It wasn’t until last week that I realized that I don’t really look at myself in the mirror – or at least I hadn’t been really seeing myself in the mirror for a long time.

I walked by a mirror in my house and I thought “Who is THAT?” (I was home alone)

DUH. You, silly. 

I had to stop and just stare. 

THAT is ME?!?  Wow.

I’ve been in such denial (prior to the surgery) about my body that I might look in the mirror to check my outfit or hair, but I didn’t really see myself.  And now, I am having to learn to stop and really focus on looking at myself in the mirror. Really seeing who I am now – so that I can reconcile the person I am becoming with the “me” on the inside who still thinks of herself as the fat girl who was trying so hard to be invisible that she didn’t even see herself anymore.

I was lost in the fat. 

And now I’m finding myself again.

Like coming out of a cocoon.

And it’s a little uncomfortable.  It’s not a familiar feeling. And it’s like looking at a stranger in the mirror and trying to reconcile that THAT is REALLY ME.

I had no idea, before the surgery, that these would be the things that I would struggle with. 

The eating part has been easy.  The exercise not too bad. 

But I had no clue that these changes – reconciling the me inside with the me outside – would be so challenging. It’s challenging in a good way – challenging me to love myself – challenging me to allow myself to be proud of my progress – challenging me to give myself permission to really and truly become the person I want to be – and not be trapped in some role (and body) that belongs to someone I no longer want to be.

It’s a rollercoaster ride these days, but I’m loving every minute of it. I can’t wait to see what is over the next hill.

Starting the Process

This is installment #3 in my story. Follow the links here if you missed Part 1 and 2.

Once I realized it was time to do something, my brain really never let go of the idea of bariatric surgery. I started pestering my friends with questions, doing research online, and thinking seriously about whether or not I was really ready to do something as drastic as surgically rearranging my body to lose weight.

I spent most of the Christmas holiday thinking about it.

And I woke up one morning and decided if I didn’t at least investigate things I would always wonder “What if…” (and I absolutely hate that feeling)

So, the first week of January – as soon as the kids were back in school and life had returned to “normal,” – I was on my way. I started checking out surgeons’ websites and researching their histories and records. I made plans to attend several information sessions.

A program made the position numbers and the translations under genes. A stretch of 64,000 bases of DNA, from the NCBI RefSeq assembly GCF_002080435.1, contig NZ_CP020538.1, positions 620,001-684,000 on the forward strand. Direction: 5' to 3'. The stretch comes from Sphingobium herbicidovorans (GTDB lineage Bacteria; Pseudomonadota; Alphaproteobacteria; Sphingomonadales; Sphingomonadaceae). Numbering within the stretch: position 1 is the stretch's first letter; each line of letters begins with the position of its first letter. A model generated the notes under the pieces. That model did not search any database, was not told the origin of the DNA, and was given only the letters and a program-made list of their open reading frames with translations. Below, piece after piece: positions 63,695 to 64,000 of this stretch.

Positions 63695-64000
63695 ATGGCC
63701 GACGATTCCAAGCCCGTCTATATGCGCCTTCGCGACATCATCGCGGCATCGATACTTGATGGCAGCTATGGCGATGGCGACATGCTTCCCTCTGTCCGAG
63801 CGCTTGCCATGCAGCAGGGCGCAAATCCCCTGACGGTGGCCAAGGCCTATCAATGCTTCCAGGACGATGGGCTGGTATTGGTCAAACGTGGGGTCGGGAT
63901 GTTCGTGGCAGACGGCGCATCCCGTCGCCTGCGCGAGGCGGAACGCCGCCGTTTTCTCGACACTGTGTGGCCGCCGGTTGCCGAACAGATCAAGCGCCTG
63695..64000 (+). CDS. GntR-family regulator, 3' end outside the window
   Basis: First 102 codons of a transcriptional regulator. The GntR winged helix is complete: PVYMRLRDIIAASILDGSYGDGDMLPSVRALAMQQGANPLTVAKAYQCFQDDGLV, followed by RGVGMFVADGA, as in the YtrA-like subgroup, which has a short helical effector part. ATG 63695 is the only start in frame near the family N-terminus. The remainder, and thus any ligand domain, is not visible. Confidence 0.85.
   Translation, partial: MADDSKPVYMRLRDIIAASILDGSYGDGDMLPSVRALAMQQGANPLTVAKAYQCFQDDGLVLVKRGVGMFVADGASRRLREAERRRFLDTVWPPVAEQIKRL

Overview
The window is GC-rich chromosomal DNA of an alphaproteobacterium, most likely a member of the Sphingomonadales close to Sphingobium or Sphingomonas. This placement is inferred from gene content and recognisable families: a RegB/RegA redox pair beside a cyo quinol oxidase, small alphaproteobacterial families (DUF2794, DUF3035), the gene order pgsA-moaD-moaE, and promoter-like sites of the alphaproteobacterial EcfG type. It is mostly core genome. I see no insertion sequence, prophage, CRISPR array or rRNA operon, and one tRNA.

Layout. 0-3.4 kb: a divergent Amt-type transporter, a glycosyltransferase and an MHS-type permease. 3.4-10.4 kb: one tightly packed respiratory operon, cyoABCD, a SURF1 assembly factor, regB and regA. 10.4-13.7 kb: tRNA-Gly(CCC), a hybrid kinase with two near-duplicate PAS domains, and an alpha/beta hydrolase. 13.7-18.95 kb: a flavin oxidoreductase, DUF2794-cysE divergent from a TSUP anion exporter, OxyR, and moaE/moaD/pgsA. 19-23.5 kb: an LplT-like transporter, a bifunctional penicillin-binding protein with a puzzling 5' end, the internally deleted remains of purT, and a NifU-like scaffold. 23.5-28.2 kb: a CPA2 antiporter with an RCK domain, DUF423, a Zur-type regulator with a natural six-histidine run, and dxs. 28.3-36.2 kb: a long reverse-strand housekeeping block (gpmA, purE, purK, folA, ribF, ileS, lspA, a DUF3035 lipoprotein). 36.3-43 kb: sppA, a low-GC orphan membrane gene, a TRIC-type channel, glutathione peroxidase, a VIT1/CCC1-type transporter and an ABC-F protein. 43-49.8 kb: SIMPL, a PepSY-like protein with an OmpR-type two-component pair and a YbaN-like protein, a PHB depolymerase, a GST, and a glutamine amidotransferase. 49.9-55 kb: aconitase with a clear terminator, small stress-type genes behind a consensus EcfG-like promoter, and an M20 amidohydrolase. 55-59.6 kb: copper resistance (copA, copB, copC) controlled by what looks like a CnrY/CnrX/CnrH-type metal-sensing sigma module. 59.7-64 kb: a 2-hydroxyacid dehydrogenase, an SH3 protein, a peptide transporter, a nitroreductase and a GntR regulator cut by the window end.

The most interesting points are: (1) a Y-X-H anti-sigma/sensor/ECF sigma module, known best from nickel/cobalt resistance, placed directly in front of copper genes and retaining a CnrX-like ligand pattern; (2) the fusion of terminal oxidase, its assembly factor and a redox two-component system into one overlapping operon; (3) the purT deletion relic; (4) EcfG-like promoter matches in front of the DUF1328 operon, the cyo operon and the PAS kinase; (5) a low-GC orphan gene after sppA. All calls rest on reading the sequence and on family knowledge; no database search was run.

The first information session I attended was absolutely packed with people. I guess a lot of people had New Year’s resolutions and were there for the same reasons as I was.  I was shocked at the number of people who showed up. I guess a part of me thought that there weren’t that many obese people like me. (why I would think that I have no idea)

I was also very surprised to see that most people were way bigger than I was.  I had several thoughts when I realized that fact.  The first was that I felt bad for them – I knew how bad I felt physically. I couldn’t imagine what it must be like to be even heavier than I was – how that must feel physically and the challenges they must face on a daily basis.  My second thought was something like “Do I really need to be here?” Finally, I felt a little relief to see that I was not alone. In a perverse way, it was comforting to see so many people and know that they were all here for the same reason I was – they had had enough and were ready to make a change.

I was like an eager student, waiting for the seminar to start. I had my pen and notebook ready and had jotted down several questions that I wanted to be sure I had answers to.  There were ladies handing out information packets and I quickly devoured the contents, reading all the information related to their surgery practice and the hospital.

When the session finally started, I was disappointed to see we were going to watch a video first, not hear from a live person.  While the video was very informative and interesting, I couldn’t wait to talk to the surgeon and listen to what he had to say about the surgery options available.  This particular surgeon focused mostly on gastric bypass (Roux-en-Y) and the Lap-Band-type surgeries.  There was a third option discussed (a gastric sleeve) but they made it sound like that was for the seriously obese person. (but, seriously, if you are obese, it’s serious! no matter how big or little you are. but I digress)

Finally, the surgeon came up and started to do his thing.  The very first thing I noticed about him was that he seemed like he didn’t really want to be there.  Now, granted, it was eight at night and he’d probably worked a long day, but this was his lead-generating program. I felt like he should be thrilled to be in a room with forty-something overweight people who were most likely all desperately looking for someone to help them. 

He answered people’s questions, gave them the information they were seeking… but what I started to realize was that he really seemed to be patronizing us. Acting as if we were, I don’t know, stupid or something.  It wasn’t any particular statement – just more of an overall attitude that he had.  I know that surgeons generally think they are gods, but this was the first time I had experienced it first-hand.  How and why would anyone act that way to someone? Especially these people in this room, who obviously had self-esteem issues and were desperately looking for solutions to a life-threatening problem?